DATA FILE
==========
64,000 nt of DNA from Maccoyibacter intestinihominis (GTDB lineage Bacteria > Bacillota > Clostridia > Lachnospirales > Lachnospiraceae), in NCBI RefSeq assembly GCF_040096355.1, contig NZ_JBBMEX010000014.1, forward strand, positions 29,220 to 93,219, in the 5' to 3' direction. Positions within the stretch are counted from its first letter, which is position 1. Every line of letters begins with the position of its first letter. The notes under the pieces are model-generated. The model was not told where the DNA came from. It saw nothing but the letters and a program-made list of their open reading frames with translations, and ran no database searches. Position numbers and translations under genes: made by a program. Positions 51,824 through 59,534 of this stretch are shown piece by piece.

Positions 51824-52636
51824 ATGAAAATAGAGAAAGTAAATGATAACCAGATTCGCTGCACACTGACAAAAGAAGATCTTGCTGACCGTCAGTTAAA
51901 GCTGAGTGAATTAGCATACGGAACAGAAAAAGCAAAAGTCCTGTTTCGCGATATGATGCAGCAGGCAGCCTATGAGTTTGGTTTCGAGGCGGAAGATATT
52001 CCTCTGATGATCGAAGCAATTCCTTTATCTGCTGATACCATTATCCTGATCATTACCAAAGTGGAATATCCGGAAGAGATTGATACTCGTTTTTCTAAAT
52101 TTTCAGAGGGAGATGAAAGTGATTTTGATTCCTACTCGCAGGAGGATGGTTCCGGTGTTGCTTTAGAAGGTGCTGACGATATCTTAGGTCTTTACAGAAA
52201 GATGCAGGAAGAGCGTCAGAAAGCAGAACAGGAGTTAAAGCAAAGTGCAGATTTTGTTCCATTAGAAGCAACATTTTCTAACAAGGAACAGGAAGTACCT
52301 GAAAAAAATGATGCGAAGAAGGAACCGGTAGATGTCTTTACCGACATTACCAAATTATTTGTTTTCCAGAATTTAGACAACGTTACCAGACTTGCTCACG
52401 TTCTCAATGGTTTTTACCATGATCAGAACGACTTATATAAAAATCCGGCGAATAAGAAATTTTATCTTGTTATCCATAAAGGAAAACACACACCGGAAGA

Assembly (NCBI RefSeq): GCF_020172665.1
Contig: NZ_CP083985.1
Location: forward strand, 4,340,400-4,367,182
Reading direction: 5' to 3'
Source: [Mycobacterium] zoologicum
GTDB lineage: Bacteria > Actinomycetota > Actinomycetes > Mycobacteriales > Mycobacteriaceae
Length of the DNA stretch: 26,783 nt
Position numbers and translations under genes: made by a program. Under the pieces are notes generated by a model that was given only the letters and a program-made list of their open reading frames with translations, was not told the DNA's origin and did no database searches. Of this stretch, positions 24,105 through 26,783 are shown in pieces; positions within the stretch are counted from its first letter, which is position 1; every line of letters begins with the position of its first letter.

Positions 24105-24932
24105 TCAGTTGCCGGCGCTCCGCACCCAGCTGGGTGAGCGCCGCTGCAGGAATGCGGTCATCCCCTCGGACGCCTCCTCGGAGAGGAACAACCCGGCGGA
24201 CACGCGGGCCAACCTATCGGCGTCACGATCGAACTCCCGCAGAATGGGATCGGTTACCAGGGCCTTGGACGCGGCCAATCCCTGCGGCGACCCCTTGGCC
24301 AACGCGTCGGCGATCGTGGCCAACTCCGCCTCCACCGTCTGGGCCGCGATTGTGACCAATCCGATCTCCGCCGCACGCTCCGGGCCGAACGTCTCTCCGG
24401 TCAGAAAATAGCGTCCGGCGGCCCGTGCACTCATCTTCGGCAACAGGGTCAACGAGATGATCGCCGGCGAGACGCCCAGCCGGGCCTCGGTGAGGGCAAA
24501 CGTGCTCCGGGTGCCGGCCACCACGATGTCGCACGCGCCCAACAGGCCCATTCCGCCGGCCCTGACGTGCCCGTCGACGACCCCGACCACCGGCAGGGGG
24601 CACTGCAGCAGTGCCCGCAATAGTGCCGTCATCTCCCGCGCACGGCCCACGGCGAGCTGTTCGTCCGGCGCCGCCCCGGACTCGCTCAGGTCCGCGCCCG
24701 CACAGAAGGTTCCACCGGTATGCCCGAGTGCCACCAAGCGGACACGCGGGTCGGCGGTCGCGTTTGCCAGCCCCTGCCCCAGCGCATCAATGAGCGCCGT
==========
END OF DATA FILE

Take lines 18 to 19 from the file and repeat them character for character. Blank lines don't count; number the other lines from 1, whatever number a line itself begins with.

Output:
Positions 24105-24932
24105 TCAGTTGCCGGCGCTCCGCACCCAGCTGGGTGAGCGCCGCTGCAGGAATGCGGTCATCCCCTCGGACGCCTCCTCGGAGAGGAACAACCCGGCGGA